Triple-Combination Inhaler Therapy Submitted for Asthma Indication

October 03, 2019
FDAGlaxoSmithKline (GSK) has submitted a supplemental New Drug Application (sNDA) to the US Food and Drug Administration (FDA) for an additional adult asthma indication for fluticasonse furoate/ umeclidinium/ vilanterol (FF/UMEC/VI; Trelegy Ellipta).

If approved, the triple-therapy single-inhaler could be the first of its kind indicated for the treatment of both asthma and chronic obstructive pulmonary disease (COPD).

The application for asthma is supported by findings from the pivotal phase 3 CAPTAIN trial, a 2436-patient assessment which showed statistically significant benefits for improved lung function in patients treated with FF/UMEC/VI versus standard dual therapy regimen.

The double-blind, active controlled, six-arm parallel group, multi-center trial randomized patients with inadequately controlled asthma to either once-daily FF/UMEC/VI, or FF/VI. Patients administered the triple therapy were given 1 of 4 doses: 100/31.25/25; 100/62.5/25; 200/31.25/25; or 200/62.5/25 mcg. FF/VI doses were either 100/25 or 200/25 mcg.

From baseline to 24 weeks, patients treated with 100/62.5/25 mcg triple therapy reported a statistically significant lung function improvement of 110 mL change in trough forced expiratory volume over 1 second (FEV1) versus 100/25 mcg dual therapy (95% CI, 66-153; P <.001).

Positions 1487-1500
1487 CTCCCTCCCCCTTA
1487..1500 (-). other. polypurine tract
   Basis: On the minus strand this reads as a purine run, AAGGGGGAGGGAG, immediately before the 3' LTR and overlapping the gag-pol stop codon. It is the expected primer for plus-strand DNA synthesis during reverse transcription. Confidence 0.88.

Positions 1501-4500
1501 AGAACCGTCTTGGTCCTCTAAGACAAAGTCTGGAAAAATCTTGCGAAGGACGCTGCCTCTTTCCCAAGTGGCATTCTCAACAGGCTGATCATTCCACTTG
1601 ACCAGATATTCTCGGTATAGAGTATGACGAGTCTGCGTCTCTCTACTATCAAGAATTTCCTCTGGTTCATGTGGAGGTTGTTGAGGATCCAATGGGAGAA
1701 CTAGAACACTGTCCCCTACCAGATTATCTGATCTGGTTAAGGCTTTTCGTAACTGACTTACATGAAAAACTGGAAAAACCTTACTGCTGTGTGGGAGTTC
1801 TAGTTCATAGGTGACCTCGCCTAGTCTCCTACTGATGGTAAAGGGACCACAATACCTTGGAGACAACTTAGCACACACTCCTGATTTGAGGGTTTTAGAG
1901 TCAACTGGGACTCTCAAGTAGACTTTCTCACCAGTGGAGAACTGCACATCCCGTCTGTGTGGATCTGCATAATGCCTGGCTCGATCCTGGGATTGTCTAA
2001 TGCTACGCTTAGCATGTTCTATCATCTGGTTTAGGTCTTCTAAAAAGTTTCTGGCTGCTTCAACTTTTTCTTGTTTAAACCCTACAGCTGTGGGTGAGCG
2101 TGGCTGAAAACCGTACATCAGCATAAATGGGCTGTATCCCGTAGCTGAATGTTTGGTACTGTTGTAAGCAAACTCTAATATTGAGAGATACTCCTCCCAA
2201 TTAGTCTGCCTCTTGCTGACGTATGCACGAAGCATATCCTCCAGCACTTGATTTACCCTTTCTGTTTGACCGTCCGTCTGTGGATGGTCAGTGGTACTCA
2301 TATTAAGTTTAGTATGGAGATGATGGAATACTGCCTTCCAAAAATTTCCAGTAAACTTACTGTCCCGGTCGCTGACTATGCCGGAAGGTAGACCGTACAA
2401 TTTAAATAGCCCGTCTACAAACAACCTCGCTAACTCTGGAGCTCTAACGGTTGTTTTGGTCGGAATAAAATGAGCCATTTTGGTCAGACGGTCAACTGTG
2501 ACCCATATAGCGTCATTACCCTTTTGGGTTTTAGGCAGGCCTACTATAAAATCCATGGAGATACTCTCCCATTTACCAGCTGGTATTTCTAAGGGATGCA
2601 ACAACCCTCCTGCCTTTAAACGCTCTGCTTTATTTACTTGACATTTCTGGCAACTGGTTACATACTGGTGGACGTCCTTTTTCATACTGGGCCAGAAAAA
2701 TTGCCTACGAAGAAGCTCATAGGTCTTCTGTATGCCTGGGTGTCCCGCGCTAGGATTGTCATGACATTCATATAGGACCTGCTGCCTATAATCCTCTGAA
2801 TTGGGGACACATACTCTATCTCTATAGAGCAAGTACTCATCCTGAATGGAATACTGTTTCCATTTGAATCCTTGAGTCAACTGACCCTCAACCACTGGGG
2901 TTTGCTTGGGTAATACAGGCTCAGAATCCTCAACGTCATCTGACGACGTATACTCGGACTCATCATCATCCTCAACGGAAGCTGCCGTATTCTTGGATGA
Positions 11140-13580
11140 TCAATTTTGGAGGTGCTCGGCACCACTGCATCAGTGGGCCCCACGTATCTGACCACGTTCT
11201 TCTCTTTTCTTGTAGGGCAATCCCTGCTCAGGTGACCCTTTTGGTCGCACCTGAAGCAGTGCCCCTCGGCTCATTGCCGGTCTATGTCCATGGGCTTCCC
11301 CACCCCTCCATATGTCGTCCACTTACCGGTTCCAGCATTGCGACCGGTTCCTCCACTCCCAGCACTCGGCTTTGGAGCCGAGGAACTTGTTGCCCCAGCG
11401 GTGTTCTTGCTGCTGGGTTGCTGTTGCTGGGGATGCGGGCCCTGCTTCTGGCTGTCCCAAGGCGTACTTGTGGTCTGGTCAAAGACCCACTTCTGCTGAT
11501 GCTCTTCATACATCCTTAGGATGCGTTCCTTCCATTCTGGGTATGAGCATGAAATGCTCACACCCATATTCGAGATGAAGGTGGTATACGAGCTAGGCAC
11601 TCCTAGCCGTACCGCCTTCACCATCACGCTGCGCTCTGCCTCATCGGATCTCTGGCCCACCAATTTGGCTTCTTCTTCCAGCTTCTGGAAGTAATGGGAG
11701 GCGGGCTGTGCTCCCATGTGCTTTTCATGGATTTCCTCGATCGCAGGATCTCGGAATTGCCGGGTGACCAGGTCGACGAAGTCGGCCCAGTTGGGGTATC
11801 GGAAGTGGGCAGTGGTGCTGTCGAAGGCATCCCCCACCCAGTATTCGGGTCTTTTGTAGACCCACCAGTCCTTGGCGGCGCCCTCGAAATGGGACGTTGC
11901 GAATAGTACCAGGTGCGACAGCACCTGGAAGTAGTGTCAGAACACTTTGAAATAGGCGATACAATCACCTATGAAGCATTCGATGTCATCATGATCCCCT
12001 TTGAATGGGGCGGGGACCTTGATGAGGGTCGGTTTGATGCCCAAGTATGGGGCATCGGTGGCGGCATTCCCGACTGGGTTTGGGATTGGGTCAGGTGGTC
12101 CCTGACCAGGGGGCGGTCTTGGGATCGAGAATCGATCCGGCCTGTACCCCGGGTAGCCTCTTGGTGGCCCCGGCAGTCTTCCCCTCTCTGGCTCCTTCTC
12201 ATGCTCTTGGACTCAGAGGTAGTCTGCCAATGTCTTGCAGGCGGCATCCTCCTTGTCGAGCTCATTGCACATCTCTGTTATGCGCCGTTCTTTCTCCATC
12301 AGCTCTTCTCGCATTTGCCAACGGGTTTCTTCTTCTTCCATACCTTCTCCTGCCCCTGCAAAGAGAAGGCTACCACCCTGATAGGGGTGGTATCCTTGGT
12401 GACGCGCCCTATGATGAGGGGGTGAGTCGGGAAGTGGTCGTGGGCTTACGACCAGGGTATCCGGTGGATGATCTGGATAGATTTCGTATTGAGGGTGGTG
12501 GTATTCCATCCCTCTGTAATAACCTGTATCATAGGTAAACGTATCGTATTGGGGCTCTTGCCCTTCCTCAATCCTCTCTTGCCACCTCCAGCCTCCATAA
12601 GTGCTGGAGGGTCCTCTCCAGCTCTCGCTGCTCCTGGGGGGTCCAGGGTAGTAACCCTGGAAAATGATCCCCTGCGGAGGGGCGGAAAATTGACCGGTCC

They also found a statistically significant improvement in trough FEV1 between 200/62.5/25 mcg triple therapy and 200/25 mcg dual therapy (92 mL; 95% CI, 49-135; P <.001).

Though 2 doses of FF/UMEC/VI (100/62.5/25 and 200/62.5/25) reached 13% reduced annualized rates of patient moderate/severe exacerbations—the study’s key secondary endpoint—the findings were not considered statistically significant.

Though the full results of the CAPTAIN trial have yet to be presented in scientific meetings or in peer-reviewed publications, its positive findings were first reported in May of this year.

The particular benefit of FF/UMEC/VI in patients with asthma—which differs from COPD in its inflammatory effect, among other factors—is in its added bronchodilation, which benefits symptoms and lung function in patients who remain symptomatic on standard inhaled corticosteroid/long-acting beta agonist (ICS/LABA) combination therapy.

As Christopher Corsico, SVP Development for GSK, noted in a statement, its supplemental indication in asthma could be historic.

“Around 30% of asthma patients adherent to ICS/LABA combination therapy still experience symptoms,” Corsico said. “This filing is an important step towards giving asthma patients an additional treatment option.”
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